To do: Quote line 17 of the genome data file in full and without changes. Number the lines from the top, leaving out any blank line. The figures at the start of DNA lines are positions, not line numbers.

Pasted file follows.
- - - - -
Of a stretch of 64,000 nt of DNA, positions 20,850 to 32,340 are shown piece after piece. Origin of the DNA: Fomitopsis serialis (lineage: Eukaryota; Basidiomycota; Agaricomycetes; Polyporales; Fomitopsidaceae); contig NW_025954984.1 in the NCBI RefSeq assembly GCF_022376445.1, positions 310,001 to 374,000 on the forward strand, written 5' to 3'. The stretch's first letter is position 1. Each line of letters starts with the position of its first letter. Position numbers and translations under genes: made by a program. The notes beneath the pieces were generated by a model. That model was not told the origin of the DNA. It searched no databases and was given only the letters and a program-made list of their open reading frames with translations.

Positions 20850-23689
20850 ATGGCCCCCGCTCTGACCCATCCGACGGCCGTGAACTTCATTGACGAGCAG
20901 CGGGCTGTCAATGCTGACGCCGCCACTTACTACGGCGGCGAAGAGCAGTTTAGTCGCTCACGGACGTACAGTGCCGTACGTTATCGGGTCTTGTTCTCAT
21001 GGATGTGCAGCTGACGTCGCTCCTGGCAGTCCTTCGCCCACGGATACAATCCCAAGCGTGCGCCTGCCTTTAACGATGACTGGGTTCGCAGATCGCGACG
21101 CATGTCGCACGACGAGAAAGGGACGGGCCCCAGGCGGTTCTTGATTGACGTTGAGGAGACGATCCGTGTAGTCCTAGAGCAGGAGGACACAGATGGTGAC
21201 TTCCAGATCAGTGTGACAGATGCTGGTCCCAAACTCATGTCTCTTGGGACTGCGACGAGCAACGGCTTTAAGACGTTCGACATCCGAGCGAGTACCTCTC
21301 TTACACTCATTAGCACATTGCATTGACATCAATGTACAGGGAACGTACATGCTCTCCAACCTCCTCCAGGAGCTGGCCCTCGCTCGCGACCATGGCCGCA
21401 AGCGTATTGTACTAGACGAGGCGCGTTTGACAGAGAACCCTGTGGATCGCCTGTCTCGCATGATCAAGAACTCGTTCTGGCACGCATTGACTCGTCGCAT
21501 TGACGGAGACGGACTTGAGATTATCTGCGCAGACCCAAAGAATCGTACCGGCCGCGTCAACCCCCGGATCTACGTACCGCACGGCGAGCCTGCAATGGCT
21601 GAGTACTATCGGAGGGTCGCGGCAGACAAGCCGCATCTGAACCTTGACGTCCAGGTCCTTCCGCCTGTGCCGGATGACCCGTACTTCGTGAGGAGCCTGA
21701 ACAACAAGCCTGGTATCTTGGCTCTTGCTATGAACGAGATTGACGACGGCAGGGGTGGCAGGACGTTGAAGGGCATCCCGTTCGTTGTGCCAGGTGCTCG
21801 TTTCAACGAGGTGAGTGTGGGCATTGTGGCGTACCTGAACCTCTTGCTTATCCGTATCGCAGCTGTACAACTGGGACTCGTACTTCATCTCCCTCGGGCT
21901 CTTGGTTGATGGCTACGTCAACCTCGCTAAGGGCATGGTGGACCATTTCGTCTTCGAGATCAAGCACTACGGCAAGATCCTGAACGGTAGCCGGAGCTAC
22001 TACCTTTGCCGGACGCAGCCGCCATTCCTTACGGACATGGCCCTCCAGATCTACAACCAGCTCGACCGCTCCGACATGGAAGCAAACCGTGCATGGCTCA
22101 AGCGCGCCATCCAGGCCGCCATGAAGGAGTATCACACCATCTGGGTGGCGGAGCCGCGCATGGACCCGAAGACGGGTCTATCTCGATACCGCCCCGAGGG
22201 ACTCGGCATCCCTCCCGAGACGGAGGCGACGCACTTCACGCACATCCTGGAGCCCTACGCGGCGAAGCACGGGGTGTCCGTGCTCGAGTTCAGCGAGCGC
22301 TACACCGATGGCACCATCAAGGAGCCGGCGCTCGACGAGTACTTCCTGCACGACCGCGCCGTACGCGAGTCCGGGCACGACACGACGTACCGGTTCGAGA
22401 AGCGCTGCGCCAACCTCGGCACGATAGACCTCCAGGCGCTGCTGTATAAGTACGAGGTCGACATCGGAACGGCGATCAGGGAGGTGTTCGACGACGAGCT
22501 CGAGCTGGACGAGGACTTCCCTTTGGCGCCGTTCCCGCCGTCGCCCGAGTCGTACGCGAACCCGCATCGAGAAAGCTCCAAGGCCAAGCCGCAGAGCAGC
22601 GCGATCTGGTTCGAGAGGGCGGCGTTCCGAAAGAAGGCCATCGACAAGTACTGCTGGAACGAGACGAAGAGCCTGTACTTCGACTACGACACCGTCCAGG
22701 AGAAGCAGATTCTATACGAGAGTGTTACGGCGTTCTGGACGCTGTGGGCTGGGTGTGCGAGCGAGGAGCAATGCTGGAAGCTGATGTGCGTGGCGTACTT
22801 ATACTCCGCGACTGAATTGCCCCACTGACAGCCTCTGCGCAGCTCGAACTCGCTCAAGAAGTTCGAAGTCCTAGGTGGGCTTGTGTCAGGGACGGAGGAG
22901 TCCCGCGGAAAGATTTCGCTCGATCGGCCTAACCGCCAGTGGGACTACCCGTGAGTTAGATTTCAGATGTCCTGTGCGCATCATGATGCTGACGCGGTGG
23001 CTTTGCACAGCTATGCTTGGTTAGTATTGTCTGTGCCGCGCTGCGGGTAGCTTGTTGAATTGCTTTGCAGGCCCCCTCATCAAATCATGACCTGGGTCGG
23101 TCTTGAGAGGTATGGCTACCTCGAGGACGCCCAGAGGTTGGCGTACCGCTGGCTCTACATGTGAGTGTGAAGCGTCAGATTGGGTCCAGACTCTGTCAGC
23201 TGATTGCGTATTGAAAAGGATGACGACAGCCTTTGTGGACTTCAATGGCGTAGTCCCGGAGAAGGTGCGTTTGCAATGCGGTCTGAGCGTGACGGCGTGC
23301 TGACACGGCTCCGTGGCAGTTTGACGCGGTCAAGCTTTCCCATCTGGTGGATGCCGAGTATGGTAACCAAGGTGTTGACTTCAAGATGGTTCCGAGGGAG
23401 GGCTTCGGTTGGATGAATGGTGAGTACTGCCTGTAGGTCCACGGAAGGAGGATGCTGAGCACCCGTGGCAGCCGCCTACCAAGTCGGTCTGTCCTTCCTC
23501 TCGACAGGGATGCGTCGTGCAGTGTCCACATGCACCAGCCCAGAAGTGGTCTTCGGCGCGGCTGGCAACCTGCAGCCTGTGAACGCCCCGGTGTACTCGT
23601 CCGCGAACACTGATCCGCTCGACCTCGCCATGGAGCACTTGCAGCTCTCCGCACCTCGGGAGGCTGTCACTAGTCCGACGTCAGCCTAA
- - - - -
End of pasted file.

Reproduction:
22201 ACTCGGCATCCCTCCCGAGACGGAGGCGACGCACTTCACGCACATCCTGGAGCCCTACGCGGCGAAGCACGGGGTGTCCGTGCTCGAGTTCAGCGAGCGC